June 7, 2011
In the Book Notes series, authors create and discuss a music playlist that relates in some way to their recently published book.
Alina Simone is a singer-songwriter whose craft I greatly admire. Her songs are smart, dark and introspective, delivered with a strong voice that holds a hint of vulnerability.
You Must Go and Win is her first book. This collection of essays shares the traits that makes her music successful, with the surprising addition of a grand sense of humor. Simone recounts her indie music career and search for her roots in a tragicomic and delightfully self-deprecating voice, this is easily the funniest book I have read all year.
Alina Simone's new album, Make Your Own Danger, was released last week, and she will be reading from You Must Go and Win tomorrow at WORD bookstore in Brooklyn as part of the Largehearted Lit reading series along with Wesley Stace and a special musical guest.
Publishers Weekly wrote of the book:
"Simone ably juggles the philosophical and the comical, her genuine enthusiasm for arcane subject matter as contagious as the fleas in her long ago apartment"
So my dirty secret is this: I can't listen to music while doing anything else. I can't read or write or even successfully think if there is music on. If I am talking to someone while a song is playing, all I'm really doing is staring at their left eyebrow and nodding at precise, five-second intervals. If I am listening to music, that's all I am doing. Period. It's a liability, but it's how I've always been.
I recently wrote a book about my own inspiring journey from someone no one's ever heard of, to a singer whose name sounds vaguely familiar to people who spend all their time online until they realize, Whoops, that's Nina Simone. At some point in the book, I observe that no matter how hard I try, I will never grow up to be an old black woman like the singers I most admire. Barring some sort of reverse Michael Jacksonification, this remains true. Yet I continue to listen and revere. Take the aforementioned Nina Simone, (whose given name, by the way, was Eunice Waymon — just saying), and whose greatness I can only boringly reassert here. And the gospel singer, Mahalia Jackson. And the contemporary soul singer Sharon Jones, whose incredible stage show makes everyone in the audience feel like they must have a thyroid deficiency.
This is what I listen to (but not when I'm writing).
I love singers whose voices stand out like an alcoholic crazy person claiming to be a hamburger on a quiet suburban street. The vinyl edition of Stid I Sram, Soviet punk singer Yanka Dyagileva's final album, is one of my prized possessions. I got a handheld tape recorder for the express purpose of playing the two Daniel Johnston cassettes that I bought back when I lived in Austin, Texas. For a steady diet of incredible singers whose names have mostly been lost to history, I turn to Alan Lomax recordings and labels like Numero and Revenant Records. For more contemporary fare, my heart consistently thrills to the music put out on Constellation Records. I've also recently joined a powerful and top-secret group of nice people who recommend music to one another online called Bread-and-Circuses. Through B&C I was happy to discover Lee Moses, who could have passed for James Brown's secret twin brother. Or the lovechild of Aretha Franklin and Screamin' Jay Hawkins. Or a Tabasco sauce enema. Or something.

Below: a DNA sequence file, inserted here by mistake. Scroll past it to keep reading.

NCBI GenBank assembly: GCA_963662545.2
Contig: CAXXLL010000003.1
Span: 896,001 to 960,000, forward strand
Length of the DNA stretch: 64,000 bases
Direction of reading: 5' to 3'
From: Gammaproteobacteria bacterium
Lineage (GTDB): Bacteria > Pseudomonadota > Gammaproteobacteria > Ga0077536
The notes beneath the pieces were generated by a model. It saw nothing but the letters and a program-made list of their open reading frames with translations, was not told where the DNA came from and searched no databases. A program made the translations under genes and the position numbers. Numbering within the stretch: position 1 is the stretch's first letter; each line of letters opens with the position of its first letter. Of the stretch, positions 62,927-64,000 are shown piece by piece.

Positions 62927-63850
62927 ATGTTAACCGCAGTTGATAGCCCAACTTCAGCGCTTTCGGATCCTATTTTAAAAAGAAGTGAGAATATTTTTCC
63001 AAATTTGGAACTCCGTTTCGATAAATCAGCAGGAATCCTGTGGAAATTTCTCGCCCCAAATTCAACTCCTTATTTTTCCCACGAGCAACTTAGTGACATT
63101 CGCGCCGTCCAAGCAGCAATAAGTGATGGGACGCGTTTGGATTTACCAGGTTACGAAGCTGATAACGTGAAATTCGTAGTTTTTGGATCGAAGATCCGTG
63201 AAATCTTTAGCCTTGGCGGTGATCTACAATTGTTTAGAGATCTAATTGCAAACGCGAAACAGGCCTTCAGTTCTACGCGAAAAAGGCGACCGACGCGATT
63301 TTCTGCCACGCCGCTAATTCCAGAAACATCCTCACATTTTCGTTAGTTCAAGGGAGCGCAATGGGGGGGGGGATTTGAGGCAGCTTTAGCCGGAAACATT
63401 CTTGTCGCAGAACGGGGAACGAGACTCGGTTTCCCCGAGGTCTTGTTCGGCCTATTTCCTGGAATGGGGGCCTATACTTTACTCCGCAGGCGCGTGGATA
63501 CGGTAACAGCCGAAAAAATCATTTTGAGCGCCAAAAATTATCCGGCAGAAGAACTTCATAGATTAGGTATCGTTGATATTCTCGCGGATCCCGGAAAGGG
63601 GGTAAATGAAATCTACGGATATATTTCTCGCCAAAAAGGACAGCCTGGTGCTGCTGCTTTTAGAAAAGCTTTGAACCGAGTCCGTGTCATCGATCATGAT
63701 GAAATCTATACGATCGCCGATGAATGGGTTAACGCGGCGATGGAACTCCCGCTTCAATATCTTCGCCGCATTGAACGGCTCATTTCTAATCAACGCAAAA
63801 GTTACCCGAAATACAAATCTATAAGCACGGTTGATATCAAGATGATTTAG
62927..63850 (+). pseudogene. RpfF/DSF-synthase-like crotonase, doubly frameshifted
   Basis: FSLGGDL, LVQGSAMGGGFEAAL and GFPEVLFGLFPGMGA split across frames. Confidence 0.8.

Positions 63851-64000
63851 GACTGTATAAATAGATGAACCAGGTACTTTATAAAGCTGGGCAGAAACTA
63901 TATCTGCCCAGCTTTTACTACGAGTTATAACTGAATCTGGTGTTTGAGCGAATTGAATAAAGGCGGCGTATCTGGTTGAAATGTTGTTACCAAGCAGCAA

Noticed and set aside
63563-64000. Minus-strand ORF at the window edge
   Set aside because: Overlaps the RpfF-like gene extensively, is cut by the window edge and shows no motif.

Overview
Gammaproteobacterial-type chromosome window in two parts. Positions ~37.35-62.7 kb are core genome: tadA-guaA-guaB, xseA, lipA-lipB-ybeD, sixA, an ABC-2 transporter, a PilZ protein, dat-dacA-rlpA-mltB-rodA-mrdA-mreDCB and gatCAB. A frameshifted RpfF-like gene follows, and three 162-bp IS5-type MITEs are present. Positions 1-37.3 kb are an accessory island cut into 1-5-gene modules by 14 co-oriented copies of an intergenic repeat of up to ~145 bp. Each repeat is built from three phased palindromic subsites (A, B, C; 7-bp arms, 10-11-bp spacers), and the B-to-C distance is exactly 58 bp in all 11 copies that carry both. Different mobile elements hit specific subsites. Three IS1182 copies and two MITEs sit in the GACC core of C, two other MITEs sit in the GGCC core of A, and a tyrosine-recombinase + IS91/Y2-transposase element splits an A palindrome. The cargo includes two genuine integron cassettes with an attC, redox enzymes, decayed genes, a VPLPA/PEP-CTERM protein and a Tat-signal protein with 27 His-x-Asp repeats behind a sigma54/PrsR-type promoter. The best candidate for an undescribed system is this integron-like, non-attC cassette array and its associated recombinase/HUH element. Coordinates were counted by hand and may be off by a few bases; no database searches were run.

Here is my playlist:
"Workhouse Blues" by Mattie May Thomas from American Primitive, Vol II: Pre-War Revenants (1897-1939)
"Is There Any Love" by Trevor Dandy from Good God! A Gospel Funk Hymnal
Alina Simone and You Must Go and Win links:
Brooklyn Paper review
Codex interview with the author
Jewcy profile of the author
Largehearted Boy interview with the author (with Eugene Mirman)
Largehearted Boy interview with the author (with Mark Everett)
Largehearted Boy Note Books essay by the author
Largehearted Boy Why Obama interview with the author
New York Times essay by the author
T Magazine interview with the author
Tufts Magazine profile of the author
also at Largehearted Boy:
other Book Notes playlists (authors create music playlists for their book)
52 Books, 52 Weeks (weekly book reviews)
Antiheroines (interviews with up and coming female comics artists)
Atomic Books Comics Preview (weekly comics highlights)
Daily Downloads (free and legal daily mp3 downloads)
guest book reviews
Largehearted Word (weekly new book highlights)
Note Books (musicians discuss literature)
Shorties (daily music, literature, and pop culture links)
Soundtracked (composers and directors discuss their film's soundtracks)
Try It Before You Buy It (mp3s and full album streams from the week's CD releases)
weekly music & DVD release lists
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